Once you know your strategies, your goals, and how your metrics measure the success of your efforts, how do we tell a differentiated story? Traditionally, a story revolves around products and services; that isn’t as effective anymore. In my new book, Content Inc., I talk about the content tilt, which is finding an area of little to no content competition where you actually have a fighter’s chance of breaking through the clutter. You must figure out how to get to a content niche focusing on your customer that actually makes a difference in their lives in some way. Get really, really small. So many companies want to go big and wide. Go small so you can actually be the leading informational expert in that particular content niche.
Successful content marketing is built on four basic steps.
1. What’s your main content type?
Is it audio, video, textual? Most successful marketers are focused on one of those three. Figure out your main platform: the company blog or website, iTunes, YouTube.
2. Consistently deliver on that platform.
Whatever that consistency is, it’s even more important than quality content. It’s the consistency, and then do it over a period of time. This is not a campaign. This is a marathon: It often takes over 12 months to build a loyal relationship with your audience. You have to be patient.
3. Create something that has a point of view.
If your content is for everybody, it’s for nobody. You want the personalities in your organization to come out, and you want your subject matter experts to tell it like it is. Be a little edgy. If you’re not, you’re going to fall in line with every other piece of content that’s out there and get ignored.
4. Get insight from your engagement.
I don’t care about engagement unless it tells me something. What does it mean when someone engages in a video for a minute and 45 seconds, or five minutes, or 10 minutes, or however long the piece of content is? Do those people who engage for 10 minutes have different behaviors than those who don’t engage, or who engage for just one minute? Those are the questions you have to start asking, and that’s where it all comes together. Go a step deeper and actually look into what the difference is between those who subscribe and engage in your content versus those who don’t.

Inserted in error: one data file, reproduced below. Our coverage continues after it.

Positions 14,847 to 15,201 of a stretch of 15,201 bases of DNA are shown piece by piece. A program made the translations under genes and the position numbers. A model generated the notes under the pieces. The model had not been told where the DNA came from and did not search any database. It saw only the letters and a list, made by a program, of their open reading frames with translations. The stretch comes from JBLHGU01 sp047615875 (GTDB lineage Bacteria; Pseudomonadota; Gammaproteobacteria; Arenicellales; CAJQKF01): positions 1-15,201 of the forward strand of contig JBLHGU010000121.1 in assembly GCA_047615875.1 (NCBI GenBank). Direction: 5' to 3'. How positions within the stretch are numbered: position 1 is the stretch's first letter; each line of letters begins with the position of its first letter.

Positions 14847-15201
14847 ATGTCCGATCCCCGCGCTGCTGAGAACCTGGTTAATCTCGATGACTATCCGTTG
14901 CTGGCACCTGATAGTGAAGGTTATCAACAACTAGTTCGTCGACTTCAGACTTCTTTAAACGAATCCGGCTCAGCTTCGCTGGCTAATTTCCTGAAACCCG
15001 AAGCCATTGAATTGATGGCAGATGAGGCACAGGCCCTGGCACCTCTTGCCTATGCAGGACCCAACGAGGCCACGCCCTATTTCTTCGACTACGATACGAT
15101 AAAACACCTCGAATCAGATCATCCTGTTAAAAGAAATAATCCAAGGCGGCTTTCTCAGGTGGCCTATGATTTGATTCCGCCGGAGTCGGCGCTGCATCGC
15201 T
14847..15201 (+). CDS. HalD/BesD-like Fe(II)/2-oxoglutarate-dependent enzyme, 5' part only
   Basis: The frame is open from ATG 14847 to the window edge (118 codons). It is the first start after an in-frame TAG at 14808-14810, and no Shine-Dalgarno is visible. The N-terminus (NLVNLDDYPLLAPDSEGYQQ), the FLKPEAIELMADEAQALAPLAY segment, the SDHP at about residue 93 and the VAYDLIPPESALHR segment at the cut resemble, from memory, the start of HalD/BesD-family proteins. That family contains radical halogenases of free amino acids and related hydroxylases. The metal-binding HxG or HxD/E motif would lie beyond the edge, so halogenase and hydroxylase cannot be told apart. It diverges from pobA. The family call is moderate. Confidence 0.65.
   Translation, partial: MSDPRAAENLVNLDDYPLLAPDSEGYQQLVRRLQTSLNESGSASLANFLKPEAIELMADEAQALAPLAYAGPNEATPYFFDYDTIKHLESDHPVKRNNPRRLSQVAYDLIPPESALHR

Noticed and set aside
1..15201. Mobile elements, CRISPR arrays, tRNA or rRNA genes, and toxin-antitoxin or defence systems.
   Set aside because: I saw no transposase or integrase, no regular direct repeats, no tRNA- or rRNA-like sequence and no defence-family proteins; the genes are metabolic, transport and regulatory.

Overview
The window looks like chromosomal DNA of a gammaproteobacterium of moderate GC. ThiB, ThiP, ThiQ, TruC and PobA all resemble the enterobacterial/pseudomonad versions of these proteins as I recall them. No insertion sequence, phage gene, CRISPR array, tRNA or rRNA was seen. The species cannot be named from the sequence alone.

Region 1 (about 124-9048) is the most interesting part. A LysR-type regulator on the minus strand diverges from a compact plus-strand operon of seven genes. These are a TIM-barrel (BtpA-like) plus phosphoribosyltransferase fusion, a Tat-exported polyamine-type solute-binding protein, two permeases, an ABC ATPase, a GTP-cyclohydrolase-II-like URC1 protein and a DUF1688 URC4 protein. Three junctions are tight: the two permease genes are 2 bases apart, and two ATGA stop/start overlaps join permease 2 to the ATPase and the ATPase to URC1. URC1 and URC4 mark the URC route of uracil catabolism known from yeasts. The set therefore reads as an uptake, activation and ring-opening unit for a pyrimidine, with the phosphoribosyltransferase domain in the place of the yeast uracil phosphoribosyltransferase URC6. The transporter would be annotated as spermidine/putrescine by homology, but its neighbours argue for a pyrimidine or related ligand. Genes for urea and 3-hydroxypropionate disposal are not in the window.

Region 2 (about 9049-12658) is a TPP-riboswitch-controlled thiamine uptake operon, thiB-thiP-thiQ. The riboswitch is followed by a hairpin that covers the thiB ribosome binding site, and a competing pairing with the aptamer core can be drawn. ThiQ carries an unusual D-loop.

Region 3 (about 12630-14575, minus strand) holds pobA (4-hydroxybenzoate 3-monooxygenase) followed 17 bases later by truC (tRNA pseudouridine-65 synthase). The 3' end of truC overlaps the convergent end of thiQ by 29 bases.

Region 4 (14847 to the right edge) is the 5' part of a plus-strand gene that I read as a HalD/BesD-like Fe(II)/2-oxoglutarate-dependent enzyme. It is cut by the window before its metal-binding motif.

Talk to your customers on an ongoing basis, whether it’s through online discussions or meeting with them on an ongoing basis. Talk to them, and that’ll go right into your content and your communications. You’ll understand that audience better than anyone else.
The feedback you get from this content is where all the value is, because then you’ll adjust your content ongoing. What are their pain points? What keeps them up at night? Get all that information that’s all part of the strategy. If you want to be successful, focus on one audience; understand their needs, and then you’ll understand how to publish to a particular channel over time.
It’s a very simple model. Your content marketing strategy needs to revolve around creating valuable materials and consistent communication over time. Build a strategy, find your target audience, identify your content niche and your tilt, and then publish to one platform with one main content type. Distribute it. Be indispensable for your audience, diversify once you’ve built this audience, and then work to increase your ROI on your content marketing. It’s not going to happen right away. Be patient, build your audience, and then monetize.
Joe Pulizzi is founder of Content Marketing Institute (Inc 500), a Cleveland-based education and training organization for content marketing, which hosts the annual Content Marketing World event. He has written four books, including the most recent, Content Inc. (McGraw-Hill, 2015). You can read his blog here.